May 2023 – Renal Pathology

  • 80-year-old woman with chronic kidney disease and a monoclonal IgM kappa spike in the blood and urine
  • Kappa/lambda ratio 20.6
  • Serum creatinine 2.1 mg/dL
  • Serum albumin 4.3 g/dL
  • 24-hour urine protein 674 mg/day
  • Kidney bx: Figures 1 and 2, light microscopy; Figure 3, immunofluorescent microscopy; Figure 4, electron microscopy
Figure 1: Light microscopy: MASTRI and Silver stains
Figure 2: Light microscopy: MASTRI and Silver stains
Figure 3: Immunofluorescence: Kappa and lambda
Figure 4:  Electron microscopy of the tubules and interstitium

What is your diagnosis?

  • Light chain proximal tubulopathy (LCPT), kappa-restricted, with crystals
  • Light chain deposition disease (LCDD), kappa-restricted
  • Light chain cast nephropathy (myeloma cast nephropathy), kappa-restricted
  • Heavy chain deposition disease (HCDD), kappa-restricted

The correct answer is ...

Light chain proximal tubulopathy (LCPT), kappa-restricted, with crystals.

LCPT is a monoclonal gammopathy of renal significance (MGRS) characterized by light chain deposition that occurs intracellularly, within proximal tubular cells.1 Immunoglobulin light chains can be mutated in the variable domain, become resistant to intracellular enzymatic breakdown, and eventually form intracytoplasmic crystals (particularly when the κ light chain precipitates, like in the current case); the light-chain crystals disrupt lysosomal function and induce cell injury.2,3 The proximal tubular dysfunction can manifest as chronic kidney disease and/or Fanconi’s syndrome and electrolyte disturbances. When crystals are present, standard immunofluorescence could be negative and pronase digestion for antigen retrieval should be performed.1

Many patients with this condition have an underlying plasma cell dyscrasia, including multiple myeloma, which may not be known at the time of the kidney biopsy.4 In fact, once a diagnosis of LCPT is made, a laboratory workup to exclude a hematologic malignancy is warranted.

Incorrect answers:

Light chain cast nephropathy: Light chain cast nephropathy is characterized by crystalline precipitates of monoclonal light chain (either κ or λ) within the lumen of distal tubules.

Heavy chain deposition disease (HCDD): It is a rare monoclonal immunoglobulin deposition disease (MIDD) characterized by glomerular mesangial nodular sclerosis on light microscopy, and finely granular, powdery deposits along the basement membranes. As the name describes, this entity is characterized by deposition of monotypic mutated heavy chains (not light chains) by immunofluorescence (usually IgG). Therefore, “HCDD, kappa-restricted” not only is the incorrect answer but is also conceptually incorrect.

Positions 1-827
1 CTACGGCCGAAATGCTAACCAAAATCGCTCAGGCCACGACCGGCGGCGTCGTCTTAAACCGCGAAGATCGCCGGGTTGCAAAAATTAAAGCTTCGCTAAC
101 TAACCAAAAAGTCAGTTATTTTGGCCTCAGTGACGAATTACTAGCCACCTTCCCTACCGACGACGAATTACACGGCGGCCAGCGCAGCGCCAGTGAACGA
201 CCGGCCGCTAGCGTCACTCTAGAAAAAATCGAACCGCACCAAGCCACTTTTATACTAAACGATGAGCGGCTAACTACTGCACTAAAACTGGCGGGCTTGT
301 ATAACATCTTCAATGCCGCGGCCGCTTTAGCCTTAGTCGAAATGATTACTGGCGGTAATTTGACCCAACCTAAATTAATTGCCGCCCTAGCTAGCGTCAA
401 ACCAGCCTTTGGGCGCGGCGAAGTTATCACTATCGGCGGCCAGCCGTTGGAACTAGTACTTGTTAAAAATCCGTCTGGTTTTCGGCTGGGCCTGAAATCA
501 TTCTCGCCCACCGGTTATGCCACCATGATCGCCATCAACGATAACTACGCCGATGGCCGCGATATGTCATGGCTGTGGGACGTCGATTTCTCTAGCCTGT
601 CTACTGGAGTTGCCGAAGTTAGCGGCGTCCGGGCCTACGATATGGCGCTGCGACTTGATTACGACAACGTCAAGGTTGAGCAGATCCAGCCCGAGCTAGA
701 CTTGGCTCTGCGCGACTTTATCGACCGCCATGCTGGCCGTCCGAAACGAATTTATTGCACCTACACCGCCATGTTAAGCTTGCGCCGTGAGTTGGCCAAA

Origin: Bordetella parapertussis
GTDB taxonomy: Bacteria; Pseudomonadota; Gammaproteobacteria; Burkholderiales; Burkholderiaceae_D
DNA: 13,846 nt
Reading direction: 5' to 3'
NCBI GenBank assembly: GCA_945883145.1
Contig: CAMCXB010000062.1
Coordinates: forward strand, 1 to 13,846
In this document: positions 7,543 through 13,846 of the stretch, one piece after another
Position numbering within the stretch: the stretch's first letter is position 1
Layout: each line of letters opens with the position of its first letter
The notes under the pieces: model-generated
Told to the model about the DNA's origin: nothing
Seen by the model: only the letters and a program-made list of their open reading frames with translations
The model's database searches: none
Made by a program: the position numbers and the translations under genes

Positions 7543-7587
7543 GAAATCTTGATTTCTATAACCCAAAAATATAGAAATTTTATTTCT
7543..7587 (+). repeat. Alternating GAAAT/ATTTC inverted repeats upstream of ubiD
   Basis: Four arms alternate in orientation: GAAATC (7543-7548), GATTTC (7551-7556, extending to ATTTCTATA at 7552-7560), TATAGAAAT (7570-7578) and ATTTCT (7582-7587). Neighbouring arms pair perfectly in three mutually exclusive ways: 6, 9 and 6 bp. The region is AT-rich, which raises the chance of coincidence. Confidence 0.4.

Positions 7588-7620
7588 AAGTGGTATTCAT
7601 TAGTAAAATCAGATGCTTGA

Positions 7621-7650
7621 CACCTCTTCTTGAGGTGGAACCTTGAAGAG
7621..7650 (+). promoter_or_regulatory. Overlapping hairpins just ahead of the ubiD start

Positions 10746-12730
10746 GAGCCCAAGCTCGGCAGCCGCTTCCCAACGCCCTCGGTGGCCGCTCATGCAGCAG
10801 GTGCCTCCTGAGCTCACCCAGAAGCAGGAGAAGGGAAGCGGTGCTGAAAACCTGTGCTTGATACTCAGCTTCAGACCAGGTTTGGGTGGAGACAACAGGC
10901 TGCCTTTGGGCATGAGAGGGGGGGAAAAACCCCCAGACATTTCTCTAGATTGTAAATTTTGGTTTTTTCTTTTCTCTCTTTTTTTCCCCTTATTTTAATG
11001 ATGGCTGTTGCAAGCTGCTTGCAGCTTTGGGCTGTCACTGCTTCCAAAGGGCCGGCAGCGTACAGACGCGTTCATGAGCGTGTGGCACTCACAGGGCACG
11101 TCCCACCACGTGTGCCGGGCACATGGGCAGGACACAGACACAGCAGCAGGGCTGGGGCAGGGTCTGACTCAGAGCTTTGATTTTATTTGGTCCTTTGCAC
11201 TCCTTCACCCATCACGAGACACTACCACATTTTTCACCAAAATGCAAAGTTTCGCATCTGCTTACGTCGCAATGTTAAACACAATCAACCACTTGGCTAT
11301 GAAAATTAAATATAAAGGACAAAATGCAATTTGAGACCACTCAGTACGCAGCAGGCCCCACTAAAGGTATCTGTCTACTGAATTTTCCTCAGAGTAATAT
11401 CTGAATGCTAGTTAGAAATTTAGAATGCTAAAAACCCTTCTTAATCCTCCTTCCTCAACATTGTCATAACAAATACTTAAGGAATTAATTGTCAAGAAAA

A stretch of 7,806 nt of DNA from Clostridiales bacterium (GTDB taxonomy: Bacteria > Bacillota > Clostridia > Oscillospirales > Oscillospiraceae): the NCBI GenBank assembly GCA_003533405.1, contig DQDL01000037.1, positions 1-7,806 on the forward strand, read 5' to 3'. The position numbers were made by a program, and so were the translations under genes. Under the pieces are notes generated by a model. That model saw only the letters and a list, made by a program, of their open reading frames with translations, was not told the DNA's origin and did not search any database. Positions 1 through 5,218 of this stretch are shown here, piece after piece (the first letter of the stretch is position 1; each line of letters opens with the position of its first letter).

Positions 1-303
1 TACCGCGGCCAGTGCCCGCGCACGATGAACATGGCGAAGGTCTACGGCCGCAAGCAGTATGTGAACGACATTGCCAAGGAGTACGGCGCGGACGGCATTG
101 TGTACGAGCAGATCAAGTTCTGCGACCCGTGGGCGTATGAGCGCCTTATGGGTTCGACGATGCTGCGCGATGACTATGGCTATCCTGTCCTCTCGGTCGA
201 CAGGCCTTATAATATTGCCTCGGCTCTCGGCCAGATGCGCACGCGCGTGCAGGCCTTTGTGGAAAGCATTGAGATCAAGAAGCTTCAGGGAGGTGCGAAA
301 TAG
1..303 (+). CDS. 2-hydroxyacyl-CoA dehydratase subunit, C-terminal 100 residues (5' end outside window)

Light chain deposition disease (LCDD): It is an MIDD characterized by deposition of monotypic immunoglobulin light chains. Histologically, it is distinguished from HCDD by the immunofluorescence findings (either κ or λ light chain-restriction, without monotypic heavy chains).


  1. Stokes, Michael B.; Valeri, Anthony M.; Herlitz, Leal; Khan, Abdullah M.; Siegel, David S.; Markowitz, Glen S.; D’Agati, Vivette D. J Am Soc Nephrol. 27(5):1555-1565, May 2016. doi:10.1681/ASN.2015020185
  2. Leung N, Bridoux F, Nasr SH. Monoclonal gammopathy of renal significance. N Engl J Med. 2021 Vol. 384 Issue 20 Pages 1931-1941. Accession Number: 34010532 doi:10.1056/NEJMra1810907
  3. Luciani A, Sirac C, Terryn S, et al. Impaired lysosomal function underlies monoclonal light chain-associated renal Fanconi syndrome. J Am Soc Nephrol. 2016; 27:2049-2061.
  4. Larsen C, Bell J, Harris A, et al. The morphologic spectrum and clinical significance of light chain proximal tubulopathy with and without crystal formation. Mod Pathol. 24,1462–1469 (2011).

Alessia Buglioni, M.D.

Fellow, Anatomic Pathology
Mayo Clinic Scholar
Mayo Clinic

Loren Herrera Hernandez, M.D.

Consultant, Anatomic Pathology
Mayo Clinic
Assistant Professor of Laboratory Medicine and Pathology
Mayo Clinic College of Medicine and Science

Mariam (Priya) Alexander, M.D.

Consultant, Anatomic Pathology
Mayo Clinic
Professor of Laboratory Medicine and Pathology
Mayo Clinic College of Medicine and Science

MCL Education

This post was developed by our Education and Technical Publications Team.